There is a statement in the MPA which raised my curiosity, but not that of other observers, and I am curious why they are not curious: “the Governing Council remained willing and able to act, if necessary, by using all available tools within its mandate, including the flexibility of its asset purchase programmes in terms of adjusting their size, composition and duration.” My curiosity is specifically about “All available tools” other than modifications of QE.

Which are these tools in addition to QE? On the latter, we know that the ECB could act on size, composition and duration, with prolongation the most likely change. Let me note, en passant, here that my idea that they could extend the purchases to corporate bonds is nowhere to be seen in ECB utterances. So, from this point of view this adaptation does not seem likely. However there is evidence that corporate bonds are suffering, relatively to sovereign and corporate bonds, from not being purchased by the ECB. Indeed since the QE program has started in January the yield differential of corporate to sovereign bonds has more than doubled, from about 40 to around 100bp, as can be seen in the chart below.

Chart 1- Spread of Corporates vs Sovereign bonds

Corporates vs SovereignsSource: Markit

This could push in the direction of extending the eligibility beyond the public corporations that the ECB already buys. After all, is there a big difference between buying a public company like ENEL 6, in which private investors are important shareholders along the state (the Italian Treasury ministry has 26% of equity), and buying a public company like Volkswagen (sorry for making this example!) where the a regional state has an important minority participation?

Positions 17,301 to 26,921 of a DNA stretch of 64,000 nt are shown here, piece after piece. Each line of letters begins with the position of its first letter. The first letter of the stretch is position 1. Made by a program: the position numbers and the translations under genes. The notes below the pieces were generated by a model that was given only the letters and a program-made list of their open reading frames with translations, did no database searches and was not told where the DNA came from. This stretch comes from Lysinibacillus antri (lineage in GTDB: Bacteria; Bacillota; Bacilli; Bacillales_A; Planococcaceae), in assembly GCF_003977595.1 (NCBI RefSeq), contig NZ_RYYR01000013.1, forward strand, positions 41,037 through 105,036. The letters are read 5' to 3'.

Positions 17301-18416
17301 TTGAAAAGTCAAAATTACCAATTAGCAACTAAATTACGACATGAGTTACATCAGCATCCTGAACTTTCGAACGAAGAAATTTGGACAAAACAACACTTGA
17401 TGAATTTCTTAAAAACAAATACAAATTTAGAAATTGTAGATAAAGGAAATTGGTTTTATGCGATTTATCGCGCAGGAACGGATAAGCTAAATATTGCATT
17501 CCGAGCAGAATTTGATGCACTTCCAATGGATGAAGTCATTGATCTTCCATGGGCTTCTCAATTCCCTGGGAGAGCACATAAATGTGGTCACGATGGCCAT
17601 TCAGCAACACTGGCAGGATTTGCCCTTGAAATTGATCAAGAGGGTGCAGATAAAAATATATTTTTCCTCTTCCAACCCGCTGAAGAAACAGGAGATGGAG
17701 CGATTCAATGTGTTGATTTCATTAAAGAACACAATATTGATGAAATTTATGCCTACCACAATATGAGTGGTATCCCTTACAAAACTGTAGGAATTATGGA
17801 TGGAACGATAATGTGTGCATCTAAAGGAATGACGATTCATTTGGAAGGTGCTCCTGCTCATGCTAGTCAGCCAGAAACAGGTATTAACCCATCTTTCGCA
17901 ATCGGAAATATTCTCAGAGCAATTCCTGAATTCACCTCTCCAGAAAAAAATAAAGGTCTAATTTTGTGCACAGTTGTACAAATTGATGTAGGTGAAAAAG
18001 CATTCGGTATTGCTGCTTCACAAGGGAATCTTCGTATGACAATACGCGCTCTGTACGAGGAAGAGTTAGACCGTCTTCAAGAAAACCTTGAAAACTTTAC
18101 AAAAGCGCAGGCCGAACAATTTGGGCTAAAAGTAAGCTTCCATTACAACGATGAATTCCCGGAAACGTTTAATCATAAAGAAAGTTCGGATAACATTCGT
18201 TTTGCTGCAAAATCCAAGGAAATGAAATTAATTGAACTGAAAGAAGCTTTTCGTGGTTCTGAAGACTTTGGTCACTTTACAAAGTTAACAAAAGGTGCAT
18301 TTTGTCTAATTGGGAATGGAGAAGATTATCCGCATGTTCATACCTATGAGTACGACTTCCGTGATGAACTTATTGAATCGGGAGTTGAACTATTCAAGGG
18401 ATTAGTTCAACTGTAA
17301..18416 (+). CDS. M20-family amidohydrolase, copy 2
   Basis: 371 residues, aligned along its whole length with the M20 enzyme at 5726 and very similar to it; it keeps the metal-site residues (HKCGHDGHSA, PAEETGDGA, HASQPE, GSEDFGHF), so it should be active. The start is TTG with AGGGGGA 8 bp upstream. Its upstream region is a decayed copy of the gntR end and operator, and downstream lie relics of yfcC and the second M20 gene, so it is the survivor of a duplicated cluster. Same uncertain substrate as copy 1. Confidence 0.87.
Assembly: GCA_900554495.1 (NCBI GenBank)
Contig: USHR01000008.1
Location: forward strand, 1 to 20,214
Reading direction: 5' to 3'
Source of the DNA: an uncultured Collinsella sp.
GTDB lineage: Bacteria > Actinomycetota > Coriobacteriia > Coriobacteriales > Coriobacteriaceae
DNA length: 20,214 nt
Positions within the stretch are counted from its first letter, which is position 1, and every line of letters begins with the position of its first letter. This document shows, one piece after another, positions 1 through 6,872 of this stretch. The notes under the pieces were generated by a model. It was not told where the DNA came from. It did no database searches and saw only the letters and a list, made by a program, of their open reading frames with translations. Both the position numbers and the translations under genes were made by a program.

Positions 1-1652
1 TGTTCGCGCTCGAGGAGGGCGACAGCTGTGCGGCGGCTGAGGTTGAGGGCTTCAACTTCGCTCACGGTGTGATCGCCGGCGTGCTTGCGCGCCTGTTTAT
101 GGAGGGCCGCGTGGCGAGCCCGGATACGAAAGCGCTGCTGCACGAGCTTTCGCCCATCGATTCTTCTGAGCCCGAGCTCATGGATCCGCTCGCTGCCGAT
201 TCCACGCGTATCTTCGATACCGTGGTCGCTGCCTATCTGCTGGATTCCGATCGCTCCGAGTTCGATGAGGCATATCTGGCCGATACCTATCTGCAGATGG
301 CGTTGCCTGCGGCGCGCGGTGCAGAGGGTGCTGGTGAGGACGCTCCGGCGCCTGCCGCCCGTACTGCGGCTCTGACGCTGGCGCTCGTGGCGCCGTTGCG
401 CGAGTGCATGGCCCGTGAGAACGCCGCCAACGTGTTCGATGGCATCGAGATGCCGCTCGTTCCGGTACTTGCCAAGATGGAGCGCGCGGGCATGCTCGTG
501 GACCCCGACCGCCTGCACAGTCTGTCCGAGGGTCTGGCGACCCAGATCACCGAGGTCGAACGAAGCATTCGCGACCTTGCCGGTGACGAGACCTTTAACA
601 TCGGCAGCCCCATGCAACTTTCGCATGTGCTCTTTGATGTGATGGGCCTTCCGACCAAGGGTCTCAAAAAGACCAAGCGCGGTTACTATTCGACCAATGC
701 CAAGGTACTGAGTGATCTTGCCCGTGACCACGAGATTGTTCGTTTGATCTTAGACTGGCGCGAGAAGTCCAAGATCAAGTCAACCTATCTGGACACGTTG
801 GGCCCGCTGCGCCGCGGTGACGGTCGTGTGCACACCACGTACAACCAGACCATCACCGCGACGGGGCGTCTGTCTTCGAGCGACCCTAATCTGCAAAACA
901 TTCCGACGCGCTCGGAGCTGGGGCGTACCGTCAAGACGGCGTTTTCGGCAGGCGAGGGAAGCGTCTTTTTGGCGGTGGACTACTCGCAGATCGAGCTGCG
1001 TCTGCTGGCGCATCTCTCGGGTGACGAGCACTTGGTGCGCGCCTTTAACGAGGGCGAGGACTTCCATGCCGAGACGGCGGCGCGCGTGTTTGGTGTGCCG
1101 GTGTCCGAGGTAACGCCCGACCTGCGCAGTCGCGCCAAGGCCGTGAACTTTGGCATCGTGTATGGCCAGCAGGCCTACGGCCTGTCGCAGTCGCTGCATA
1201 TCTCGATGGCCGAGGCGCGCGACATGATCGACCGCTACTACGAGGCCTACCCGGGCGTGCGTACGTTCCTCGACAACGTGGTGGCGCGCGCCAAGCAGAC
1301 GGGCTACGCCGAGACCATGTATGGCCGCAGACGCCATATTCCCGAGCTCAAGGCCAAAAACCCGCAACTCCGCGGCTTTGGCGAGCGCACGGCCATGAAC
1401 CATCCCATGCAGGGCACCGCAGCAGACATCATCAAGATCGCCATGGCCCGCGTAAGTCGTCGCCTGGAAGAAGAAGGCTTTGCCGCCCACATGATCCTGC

If there are no signs of extending the assets eligible for QE to corporate bonds there are even less signs of a possible action on inflation derivatives. This pet idea of Juliusz Jabłecki and me 7 is still languishing un-noted. Maybe only despair in  reaching again the 2 per cent inflation objective, is ever this would develop, would be needed for the ECB to consider it.

Of course one possible, less exotic, tool would be a further reduction of the MRO rate. This would be easy to do. However, in my view, the obstacles are:
1. Draghi has excluded the possibility of a further cut in the past,
2. It is not clear how effective a reduction say, from -20 to -40 basis points would be and I doubt that the ECB can go as low as the -75 basis points of the SNB.
3. This would make the life of banks even more difficult, with possible repercussions on their ability/willingness to take deposits and make loans.
On balance, I do not see this move as very likely.